Amsterdam’s unofficial tourism slogan: Come for the weed, stay for the hookers. But beginning this April, one of the world’s most permissive cities — where pot-slinging coffee shops are heavily tolerated as falling in a legal gray area and prostitution is 100-percent lawful — becomes a little bit less loosey-goosey. In the city’s three red-light districts, hookers sexily display themselves behind glass windows — but soon, gawking at them will be verboten.
Even the wrappers at burger joints are fattening. Fast-food wrappers contain chemicals known as perfluoroalkyl substances (PFASs for short) — and exposure to them appears to slow down the metabolism, according to new research out of Harvard’s School of Public Health. Slow metabolism can lead to weight gain — and can also get in the way of weight loss. PFASs are used in everything from clothing fabrics to cookware surfaces.
Math will become a little cooler and music maybe a little nerdier on Saturday night. That’s when multitasking, saxophone-playing Marcus Miller leads his quartet through a swinging set at the National Museum of Mathematics — a prelude to a conversation on probability with Princeton University professor and numerical expert Bill Massey. It’s the opening night of what promises to be a periodic series called Quadrivium: Math Plus Music. Miller, 31, began playing sax at age 9.
Muck Rack makes it simple to find people, tweets, or articles that mention any name, keyword, company, hashtag etc. We've compiled this guide to help you make the most of your search.
Selecting a term
Start searching tweets, articles from media outlets, articles mentioned in tweets, journalists'
names, titles and bios with some suggested searches:
Companies or Topics (e.g. iPhone, Microsoft)
Phrases (e.g. "cloud computing") — use quotes to keep the terms together
Twitter handles (e.g. @username) — returns those who have mentioned or replied to
Names (e.g. "David Pogue")
Hashtags (e.g. #sxsw, #london2012)
Bio details (e.g. vegan, Olympics, father)
Muck Rack's Advanced Search allows for many boolean operators.
Find results that mention multiple specified terms, use AND or
+. For example, ensure each result contains both Elon Musk and Mark Zuckerberg by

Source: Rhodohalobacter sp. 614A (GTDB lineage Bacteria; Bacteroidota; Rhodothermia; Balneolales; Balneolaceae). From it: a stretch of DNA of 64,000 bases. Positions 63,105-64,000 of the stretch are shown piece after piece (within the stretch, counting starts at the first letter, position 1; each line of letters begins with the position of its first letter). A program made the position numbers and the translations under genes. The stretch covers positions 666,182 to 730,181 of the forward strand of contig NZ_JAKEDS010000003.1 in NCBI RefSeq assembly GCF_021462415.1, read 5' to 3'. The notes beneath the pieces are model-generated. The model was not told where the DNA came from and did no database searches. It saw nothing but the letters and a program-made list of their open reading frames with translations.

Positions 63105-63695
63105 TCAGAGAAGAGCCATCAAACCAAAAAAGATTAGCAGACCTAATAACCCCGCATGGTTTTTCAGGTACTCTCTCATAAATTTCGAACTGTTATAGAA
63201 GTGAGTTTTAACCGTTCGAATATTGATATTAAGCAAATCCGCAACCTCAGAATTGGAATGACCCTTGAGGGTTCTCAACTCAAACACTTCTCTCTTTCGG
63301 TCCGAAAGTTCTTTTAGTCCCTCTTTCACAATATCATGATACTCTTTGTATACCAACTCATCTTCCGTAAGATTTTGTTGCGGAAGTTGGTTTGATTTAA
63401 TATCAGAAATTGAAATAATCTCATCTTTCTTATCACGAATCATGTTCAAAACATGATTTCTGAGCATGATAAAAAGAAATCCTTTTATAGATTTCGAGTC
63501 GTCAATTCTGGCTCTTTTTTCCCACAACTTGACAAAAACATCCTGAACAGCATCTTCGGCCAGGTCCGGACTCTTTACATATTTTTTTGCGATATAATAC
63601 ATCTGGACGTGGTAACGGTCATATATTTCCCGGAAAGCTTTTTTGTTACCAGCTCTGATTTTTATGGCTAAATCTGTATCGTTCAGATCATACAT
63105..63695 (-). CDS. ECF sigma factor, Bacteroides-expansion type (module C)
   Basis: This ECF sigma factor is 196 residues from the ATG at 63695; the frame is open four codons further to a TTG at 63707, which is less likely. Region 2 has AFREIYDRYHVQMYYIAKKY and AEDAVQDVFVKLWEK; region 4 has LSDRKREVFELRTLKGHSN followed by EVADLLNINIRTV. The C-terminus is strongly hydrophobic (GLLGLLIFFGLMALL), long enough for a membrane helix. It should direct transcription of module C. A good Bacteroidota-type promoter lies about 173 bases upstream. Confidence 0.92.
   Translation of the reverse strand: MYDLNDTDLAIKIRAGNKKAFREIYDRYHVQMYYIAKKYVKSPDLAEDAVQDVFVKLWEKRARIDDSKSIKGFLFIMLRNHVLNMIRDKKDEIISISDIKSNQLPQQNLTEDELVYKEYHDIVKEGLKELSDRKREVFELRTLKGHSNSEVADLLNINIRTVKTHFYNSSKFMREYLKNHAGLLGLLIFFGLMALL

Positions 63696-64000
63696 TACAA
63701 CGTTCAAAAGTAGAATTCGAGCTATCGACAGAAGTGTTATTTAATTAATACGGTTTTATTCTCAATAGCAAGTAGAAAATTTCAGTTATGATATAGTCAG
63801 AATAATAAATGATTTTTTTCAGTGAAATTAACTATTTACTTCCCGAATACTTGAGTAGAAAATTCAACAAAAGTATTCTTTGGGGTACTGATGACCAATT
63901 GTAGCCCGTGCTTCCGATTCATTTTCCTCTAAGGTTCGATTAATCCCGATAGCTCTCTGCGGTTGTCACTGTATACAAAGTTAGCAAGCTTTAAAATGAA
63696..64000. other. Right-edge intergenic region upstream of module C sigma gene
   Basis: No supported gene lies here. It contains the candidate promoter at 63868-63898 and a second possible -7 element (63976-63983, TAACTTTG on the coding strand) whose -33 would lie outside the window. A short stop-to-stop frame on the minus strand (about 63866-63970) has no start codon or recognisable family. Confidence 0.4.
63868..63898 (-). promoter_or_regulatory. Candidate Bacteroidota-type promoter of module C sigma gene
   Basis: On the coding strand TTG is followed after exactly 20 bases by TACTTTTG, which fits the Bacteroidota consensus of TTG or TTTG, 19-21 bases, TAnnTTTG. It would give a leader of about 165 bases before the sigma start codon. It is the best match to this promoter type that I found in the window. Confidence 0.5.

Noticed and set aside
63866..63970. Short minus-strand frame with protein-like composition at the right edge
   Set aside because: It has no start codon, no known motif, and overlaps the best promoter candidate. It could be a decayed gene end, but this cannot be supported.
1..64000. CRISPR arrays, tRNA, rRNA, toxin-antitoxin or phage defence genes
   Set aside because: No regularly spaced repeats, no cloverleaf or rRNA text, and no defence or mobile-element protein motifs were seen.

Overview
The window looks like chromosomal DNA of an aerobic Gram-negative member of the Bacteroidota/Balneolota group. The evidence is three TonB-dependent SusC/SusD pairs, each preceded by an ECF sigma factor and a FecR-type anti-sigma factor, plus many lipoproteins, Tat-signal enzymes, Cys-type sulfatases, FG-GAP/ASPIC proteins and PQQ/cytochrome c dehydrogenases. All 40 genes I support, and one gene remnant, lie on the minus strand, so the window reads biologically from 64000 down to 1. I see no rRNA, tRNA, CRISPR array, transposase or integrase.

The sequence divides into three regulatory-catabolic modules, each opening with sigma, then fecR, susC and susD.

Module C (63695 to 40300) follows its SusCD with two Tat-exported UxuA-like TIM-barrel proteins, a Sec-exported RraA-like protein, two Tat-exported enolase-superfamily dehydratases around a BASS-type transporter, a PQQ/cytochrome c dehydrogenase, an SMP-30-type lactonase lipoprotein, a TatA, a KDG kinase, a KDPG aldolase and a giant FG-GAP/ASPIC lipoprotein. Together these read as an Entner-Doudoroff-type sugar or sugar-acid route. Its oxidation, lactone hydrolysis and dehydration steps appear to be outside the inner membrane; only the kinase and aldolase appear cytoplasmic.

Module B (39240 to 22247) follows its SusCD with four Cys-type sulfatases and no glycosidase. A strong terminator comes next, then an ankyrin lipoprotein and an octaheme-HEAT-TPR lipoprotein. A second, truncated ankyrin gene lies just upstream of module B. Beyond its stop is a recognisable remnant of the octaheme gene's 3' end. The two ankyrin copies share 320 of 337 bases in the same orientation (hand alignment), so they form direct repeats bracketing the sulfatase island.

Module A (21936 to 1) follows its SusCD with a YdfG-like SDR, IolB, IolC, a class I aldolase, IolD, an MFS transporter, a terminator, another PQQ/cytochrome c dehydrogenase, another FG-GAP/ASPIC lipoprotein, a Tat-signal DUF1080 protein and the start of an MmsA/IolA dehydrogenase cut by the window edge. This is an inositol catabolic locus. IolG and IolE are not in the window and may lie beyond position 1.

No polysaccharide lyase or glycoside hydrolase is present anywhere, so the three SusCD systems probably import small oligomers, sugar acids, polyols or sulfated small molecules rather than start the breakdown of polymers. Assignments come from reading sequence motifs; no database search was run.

searching Musk AND Zuckerberg or Musk + Zuckerberg.
Use the operators OR or , to broaden your search when you'd like either of
multiple terms to appear in results. (This is the default behavior of our search when no operators
are used). For example, results will contain either cake or cookie by searching cake OR cookie or cake,cookie
Use NOT or - to subtract results from your search. For
example, searching Disney will yield results about the Walt Disney Company as well as Walt Disney
World Resort. To exclude mentions of Disney World, search for Disney -World or Disney
When using one of these operators with a phrase, enclose it in quotation marks. For example, you can
find results about smartphones excluding Apple's iPhone 4S by searching smartphone -"iPhone
Exact case matching or punctuation
If you're searching for a brand name or keyword that relies on specific punctuation marks or capitalization, you can
find results that match your exact query by adding matchcase: before the keyword you're searching for, like matchcase:E*TRADE .
Use parentheses to separate multiple
boolean phrases. For example, to find journalists talking about having fun in Disney World or
Disneyland, search for ("disney world" OR disneyland) AND fun.
An asterisk can be used to search for any variation of a root word truncated by the asterisk. For example, searching for admin* will return results for administrator, administration, administer, administered, etc.
A near operator is an AND operator where you can control the distance between the words. You can vary the distance the near operation uses by adding a forward slash and number (between 0-99) such as strawberries NEAR/10 "whipped cream", which means the strawberries must exist within 10 words of "whipped cream".